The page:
FILED: January 21, 2009
IN THE COURT OF APPEALS OF THE STATE OF OREGON
STATE OF OREGON,
KEVIN RAY HINKLE,
Deschutes County Circuit Court
Barbara A. Haslinger, Judge.
Argued and submitted on August 27, 2008.
Neil F. Byl, Deputy Public Defender, argued the cause for appellant. With him on the brief was Peter Gartlan, Chief Defender, Legal Services Division, Office of Public Defense Services.
Janet A. Klapstein, Assistant Attorney General, argued the cause for respondent. On the brief were Hardy Myers, Attorney General, Mary H. Williams, Solicitor General, and Timothy A. Sylwester, Attorney-in-Charge, Capital Cases.
Before Wollheim, Presiding Judge, and Ortega, Judge, and Carson, Senior Judge.
WOLLHEIM, P. J.
WOLLHEIM, P. J.
Defendant appeals a conviction for second-degree theft. ORS 164.045. He assigns as error the trial court's denial of his motion to dismiss on the ground that the prosecution against him was not commenced within the applicable statutory period of limitations. For the reasons discussed below, we affirm defendant's conviction.
On January 2, 2000, defendant stole more than $50 in cash from the Sno Cap Drive-In restaurant in Redmond. He was apprehended by two Redmond police officers, issued a "Uniform Traffic Citation and Complaint" (UTC) charging him with second-degree theft, and released. The UTC instructed defendant to appear at the Deschutes County Courthouse in Bend on January 12 at 1:15 p.m. At about 10:00 a.m. on the date that defendant was to appear, January 12, 2000, the district attorney filed an information, alleging the same operative facts as were alleged in the UTC and charging defendant with second-degree theft. When defendant failed to appear for his court date, the court issued an arrest warrant. According to the district attorney's statements at the later hearing on the motion to dismiss, the warrant was entered into a computerized law enforcement database (the Law Enforcement Data System or LEDS) within a week or two of its issuance.
Defendant, meanwhile, left Oregon for California, where--as the state describes it--he "spent the next six years accumulating arrests and convictions in that state and spending a significant amount of time either on probation or in jail." During the summer of 2005, defendant contacted the Deschutes County District Attorney's Office seeking to resolve this case. Ultimately, in late 2005, defendant appeared and the arrest warrant was recalled. Defendant then moved to dismiss his theft prosecution on the ground that the state had not commenced the prosecution within the statutory period of limitations. The trial court denied the motion, defendant entered a conditional guilty plea, the trial court convicted defendant, and defendant filed this appeal.
On appeal, defendant argues that the trial court erred in denying his motion to dismiss. He argues that, because the arrest warrant was not executed without "unreasonable delay," as required by ORS 131.135, the prosecution was not commenced within the applicable period of limitations. The state responds alternatively that (1) the prosecution commenced when defendant was given the UTC, so the subsequent information and arrest warrant are irrelevant; (2) even if the information and arrest warrant are relevant, the delay in executing the warrant was reasonable because defendant was on the lam in California; and (3) in any event, defendant did not demonstrate that he was prejudiced by the delay. We agree with the state's second argument.
We begin with the statutory scheme. ORS 131.105 provides that a "criminal action must be commenced within the period of limitation prescribed in ORS 131.125 to 131.155."(1) Second-degree theft is a Class A misdemeanor. ORS 164.045(2). ORS 131.125(6)(b) provides that the period of limitation for a misdemeanor is two years. ORS 131.145 states that the period of limitation starts to run on the day after the offense is committed, except that the period does not run when the suspect resides out of state. ORS 131.155, however, provides that the tolling provision in ORS 131.145 cannot be used to extend the period of limitation more than three years. Under the facts of this case, those provisions mean that the state was required to commence a criminal action against defendant by early January 2005. That is, the state had two years (the normal period of limitation for a misdemeanor) plus three years (the maximum additional period when a suspect is out of state) to begin the prosecution. The question is whether the state did so.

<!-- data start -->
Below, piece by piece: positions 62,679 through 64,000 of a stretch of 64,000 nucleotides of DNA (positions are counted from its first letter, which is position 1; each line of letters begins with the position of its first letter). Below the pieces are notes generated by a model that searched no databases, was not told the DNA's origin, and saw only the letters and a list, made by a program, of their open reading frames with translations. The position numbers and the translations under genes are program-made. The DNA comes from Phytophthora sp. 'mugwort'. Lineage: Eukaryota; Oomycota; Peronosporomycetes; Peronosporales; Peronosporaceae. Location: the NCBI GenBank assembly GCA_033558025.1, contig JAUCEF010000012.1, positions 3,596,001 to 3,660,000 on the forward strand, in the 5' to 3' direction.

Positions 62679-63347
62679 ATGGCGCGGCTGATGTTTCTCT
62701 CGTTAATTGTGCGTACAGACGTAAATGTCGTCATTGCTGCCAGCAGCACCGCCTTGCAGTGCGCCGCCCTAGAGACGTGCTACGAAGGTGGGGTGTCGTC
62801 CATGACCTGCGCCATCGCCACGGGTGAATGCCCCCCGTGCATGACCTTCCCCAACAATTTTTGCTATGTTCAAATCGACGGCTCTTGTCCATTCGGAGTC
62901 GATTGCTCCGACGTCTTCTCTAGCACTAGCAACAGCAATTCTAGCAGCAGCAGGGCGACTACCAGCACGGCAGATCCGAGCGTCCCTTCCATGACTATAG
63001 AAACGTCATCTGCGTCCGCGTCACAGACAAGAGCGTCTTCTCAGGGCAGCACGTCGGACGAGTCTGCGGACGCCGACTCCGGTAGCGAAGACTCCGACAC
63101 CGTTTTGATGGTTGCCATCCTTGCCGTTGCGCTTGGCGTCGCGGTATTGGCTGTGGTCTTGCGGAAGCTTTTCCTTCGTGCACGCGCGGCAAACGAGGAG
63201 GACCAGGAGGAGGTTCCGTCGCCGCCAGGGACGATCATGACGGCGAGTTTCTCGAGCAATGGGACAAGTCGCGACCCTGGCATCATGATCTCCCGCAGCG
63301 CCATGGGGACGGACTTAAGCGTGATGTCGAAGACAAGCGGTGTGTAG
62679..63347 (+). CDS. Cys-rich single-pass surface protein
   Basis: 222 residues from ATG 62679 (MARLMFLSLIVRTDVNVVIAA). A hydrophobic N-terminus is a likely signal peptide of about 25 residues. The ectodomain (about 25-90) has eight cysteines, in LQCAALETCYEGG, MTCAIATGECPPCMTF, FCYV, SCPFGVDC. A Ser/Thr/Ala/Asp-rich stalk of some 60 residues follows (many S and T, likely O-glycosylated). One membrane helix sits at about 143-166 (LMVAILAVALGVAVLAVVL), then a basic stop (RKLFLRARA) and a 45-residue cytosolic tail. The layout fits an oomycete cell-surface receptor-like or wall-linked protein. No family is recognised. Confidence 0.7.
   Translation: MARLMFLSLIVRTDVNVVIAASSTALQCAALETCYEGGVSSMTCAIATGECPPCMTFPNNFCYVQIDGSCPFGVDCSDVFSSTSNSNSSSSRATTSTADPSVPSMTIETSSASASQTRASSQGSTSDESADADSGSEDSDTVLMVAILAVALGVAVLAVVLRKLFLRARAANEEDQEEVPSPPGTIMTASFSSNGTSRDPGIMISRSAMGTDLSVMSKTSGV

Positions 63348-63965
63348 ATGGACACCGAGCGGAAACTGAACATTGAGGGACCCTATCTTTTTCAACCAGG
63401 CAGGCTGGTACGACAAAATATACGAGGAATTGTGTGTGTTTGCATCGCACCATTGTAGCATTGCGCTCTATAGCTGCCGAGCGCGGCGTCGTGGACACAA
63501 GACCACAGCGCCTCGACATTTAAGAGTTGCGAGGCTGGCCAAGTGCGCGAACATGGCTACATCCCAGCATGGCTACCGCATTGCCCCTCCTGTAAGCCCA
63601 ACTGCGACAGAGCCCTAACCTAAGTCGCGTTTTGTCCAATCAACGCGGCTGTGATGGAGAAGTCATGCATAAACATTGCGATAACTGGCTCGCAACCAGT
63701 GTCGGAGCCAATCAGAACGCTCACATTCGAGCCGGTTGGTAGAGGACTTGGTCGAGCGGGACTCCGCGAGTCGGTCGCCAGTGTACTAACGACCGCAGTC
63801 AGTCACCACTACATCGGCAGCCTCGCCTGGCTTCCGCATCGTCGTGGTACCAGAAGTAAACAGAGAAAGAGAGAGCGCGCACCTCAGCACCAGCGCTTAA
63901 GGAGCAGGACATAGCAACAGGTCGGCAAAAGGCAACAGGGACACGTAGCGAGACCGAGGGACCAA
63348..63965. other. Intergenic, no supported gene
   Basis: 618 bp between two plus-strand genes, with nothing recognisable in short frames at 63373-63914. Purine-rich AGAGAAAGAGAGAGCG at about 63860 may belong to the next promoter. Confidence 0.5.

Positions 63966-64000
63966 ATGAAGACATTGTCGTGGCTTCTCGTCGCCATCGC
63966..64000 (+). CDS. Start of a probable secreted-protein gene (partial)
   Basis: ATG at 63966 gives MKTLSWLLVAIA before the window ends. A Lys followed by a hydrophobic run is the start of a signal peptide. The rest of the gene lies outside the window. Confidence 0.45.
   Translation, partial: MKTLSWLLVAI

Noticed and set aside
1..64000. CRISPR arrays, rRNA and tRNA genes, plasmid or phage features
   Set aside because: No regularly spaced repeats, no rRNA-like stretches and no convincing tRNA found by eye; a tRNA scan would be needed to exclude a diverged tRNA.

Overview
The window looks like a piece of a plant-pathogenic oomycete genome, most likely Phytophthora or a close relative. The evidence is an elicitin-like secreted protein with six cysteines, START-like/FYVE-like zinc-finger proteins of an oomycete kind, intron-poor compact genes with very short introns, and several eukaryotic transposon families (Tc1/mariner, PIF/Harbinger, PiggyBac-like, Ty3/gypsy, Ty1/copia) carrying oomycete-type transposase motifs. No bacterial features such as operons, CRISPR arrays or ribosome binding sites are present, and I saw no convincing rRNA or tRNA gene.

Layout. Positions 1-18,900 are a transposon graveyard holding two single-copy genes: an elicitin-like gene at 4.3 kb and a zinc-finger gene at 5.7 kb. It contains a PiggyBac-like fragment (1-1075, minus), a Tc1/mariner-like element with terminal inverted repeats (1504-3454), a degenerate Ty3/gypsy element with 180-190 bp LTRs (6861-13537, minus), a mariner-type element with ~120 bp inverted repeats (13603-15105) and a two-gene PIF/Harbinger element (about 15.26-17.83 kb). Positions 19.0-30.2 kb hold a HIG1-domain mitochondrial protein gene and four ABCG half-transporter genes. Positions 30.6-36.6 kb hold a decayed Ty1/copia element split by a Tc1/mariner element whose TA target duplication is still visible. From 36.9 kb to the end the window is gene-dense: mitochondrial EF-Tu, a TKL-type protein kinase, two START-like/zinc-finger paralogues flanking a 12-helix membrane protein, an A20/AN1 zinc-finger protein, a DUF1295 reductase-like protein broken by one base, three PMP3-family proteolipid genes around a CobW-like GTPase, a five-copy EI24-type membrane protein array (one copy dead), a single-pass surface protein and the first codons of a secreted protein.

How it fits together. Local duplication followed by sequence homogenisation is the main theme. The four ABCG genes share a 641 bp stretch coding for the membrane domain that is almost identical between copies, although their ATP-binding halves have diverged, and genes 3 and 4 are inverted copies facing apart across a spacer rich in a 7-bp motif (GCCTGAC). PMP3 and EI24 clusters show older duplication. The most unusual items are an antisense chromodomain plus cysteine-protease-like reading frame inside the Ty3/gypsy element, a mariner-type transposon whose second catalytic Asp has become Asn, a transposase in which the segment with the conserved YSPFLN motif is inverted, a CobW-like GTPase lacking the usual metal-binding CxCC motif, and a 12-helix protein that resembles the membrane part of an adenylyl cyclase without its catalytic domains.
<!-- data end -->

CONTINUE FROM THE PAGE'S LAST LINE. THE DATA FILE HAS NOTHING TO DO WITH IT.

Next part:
ORS 131.135 provides, "A prosecution is commenced when a warrant or other process is issued, provided that the warrant or other process is executed without unreasonable delay."(2) Defendant does not dispute that the information was timely issued, but he argues that it was ineffective because execution of the arrest warrant was unreasonably delayed. He also argues that "the state cannot rely upon the issuance and service of the [UTC] to show process was executed without unreasonable delay, because the state did not prosecute defendant based on the citation, but instead issued a new information and warrant." We need not decide whether the UTC was sufficient to commence defendant's prosecution because, even if we assume that the relevant accusatory instrument is the district attorney's information, we conclude that the accompanying arrest warrant was timely issued and executed without unreasonable delay. It follows that the prosecution was commenced on January 12, 2000 (the date on which the warrant was issued), 10 days after defendant stole money from the Sno Cap Drive-In.
Several of this court's previous cases inform our analysis of what constitutes an "unreasonable delay" for purposes of ORS 131.135. In State v. Barnes, 66 Or App 896, 898-99, 676 P2d 344 (1984), this court explained that periods of limitation in criminal cases serve to provide a defendant with notice of a prosecution:
"Statutory time limitations for commencing criminal actions provide notice to the accused of the decision to prosecute and the general nature of the charge so as to allow the accused to prepare evidence and to minimize the prejudice produced by the passage of time. Under ORS 131.125 and 131.135, the issuing of an indictment and warrant would provide adequate notice to the accused and toll the statute of limitations only when 'the warrant * * * is executed without unreasonable delay.' The plain meaning of the statutes requires that the warrant be executed within a reasonable period of time after it is issued."